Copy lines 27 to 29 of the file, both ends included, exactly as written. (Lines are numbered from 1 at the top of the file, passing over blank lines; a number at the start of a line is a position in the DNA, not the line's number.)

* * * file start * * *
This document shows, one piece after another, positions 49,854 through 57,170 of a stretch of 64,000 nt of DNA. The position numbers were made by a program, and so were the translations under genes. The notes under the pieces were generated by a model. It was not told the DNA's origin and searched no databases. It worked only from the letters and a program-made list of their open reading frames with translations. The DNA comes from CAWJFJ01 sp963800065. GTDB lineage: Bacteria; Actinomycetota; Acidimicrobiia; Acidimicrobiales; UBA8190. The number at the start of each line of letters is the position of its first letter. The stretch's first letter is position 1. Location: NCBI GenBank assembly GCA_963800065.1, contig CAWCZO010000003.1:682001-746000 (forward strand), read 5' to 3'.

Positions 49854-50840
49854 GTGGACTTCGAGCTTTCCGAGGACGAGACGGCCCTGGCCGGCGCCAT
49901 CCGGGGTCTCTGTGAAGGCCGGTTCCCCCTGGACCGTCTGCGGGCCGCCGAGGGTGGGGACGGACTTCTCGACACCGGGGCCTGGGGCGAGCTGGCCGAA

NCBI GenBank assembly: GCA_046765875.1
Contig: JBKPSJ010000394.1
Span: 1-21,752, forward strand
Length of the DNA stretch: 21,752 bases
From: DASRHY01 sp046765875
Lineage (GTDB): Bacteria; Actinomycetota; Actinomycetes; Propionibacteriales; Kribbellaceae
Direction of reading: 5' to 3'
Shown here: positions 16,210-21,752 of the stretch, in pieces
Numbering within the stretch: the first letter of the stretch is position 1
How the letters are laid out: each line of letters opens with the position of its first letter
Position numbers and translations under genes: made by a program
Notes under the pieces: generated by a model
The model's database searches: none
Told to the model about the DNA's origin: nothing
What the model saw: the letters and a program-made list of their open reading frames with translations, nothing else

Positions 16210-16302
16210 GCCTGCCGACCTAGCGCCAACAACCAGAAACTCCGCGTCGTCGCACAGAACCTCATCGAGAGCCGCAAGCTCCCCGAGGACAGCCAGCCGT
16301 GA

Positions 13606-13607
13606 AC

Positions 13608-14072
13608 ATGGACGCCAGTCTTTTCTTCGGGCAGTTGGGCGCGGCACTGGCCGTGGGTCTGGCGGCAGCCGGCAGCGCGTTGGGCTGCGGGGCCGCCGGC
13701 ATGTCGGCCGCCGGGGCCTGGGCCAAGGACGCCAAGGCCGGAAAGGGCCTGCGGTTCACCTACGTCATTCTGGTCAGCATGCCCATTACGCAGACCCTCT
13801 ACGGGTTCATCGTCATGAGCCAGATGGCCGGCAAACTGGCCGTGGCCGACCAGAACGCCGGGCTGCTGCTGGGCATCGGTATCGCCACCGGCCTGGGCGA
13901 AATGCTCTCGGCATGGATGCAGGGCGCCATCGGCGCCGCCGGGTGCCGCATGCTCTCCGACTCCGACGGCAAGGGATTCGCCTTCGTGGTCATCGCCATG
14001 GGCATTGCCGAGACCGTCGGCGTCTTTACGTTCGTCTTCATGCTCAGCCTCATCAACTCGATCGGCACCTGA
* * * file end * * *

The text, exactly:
13701 ATGTCGGCCGCCGGGGCCTGGGCCAAGGACGCCAAGGCCGGAAAGGGCCTGCGGTTCACCTACGTCATTCTGGTCAGCATGCCCATTACGCAGACCCTCT
13801 ACGGGTTCATCGTCATGAGCCAGATGGCCGGCAAACTGGCCGTGGCCGACCAGAACGCCGGGCTGCTGCTGGGCATCGGTATCGCCACCGGCCTGGGCGA
13901 AATGCTCTCGGCATGGATGCAGGGCGCCATCGGCGCCGCCGGGTGCCGCATGCTCTCCGACTCCGACGGCAAGGGATTCGCCTTCGTGGTCATCGCCATG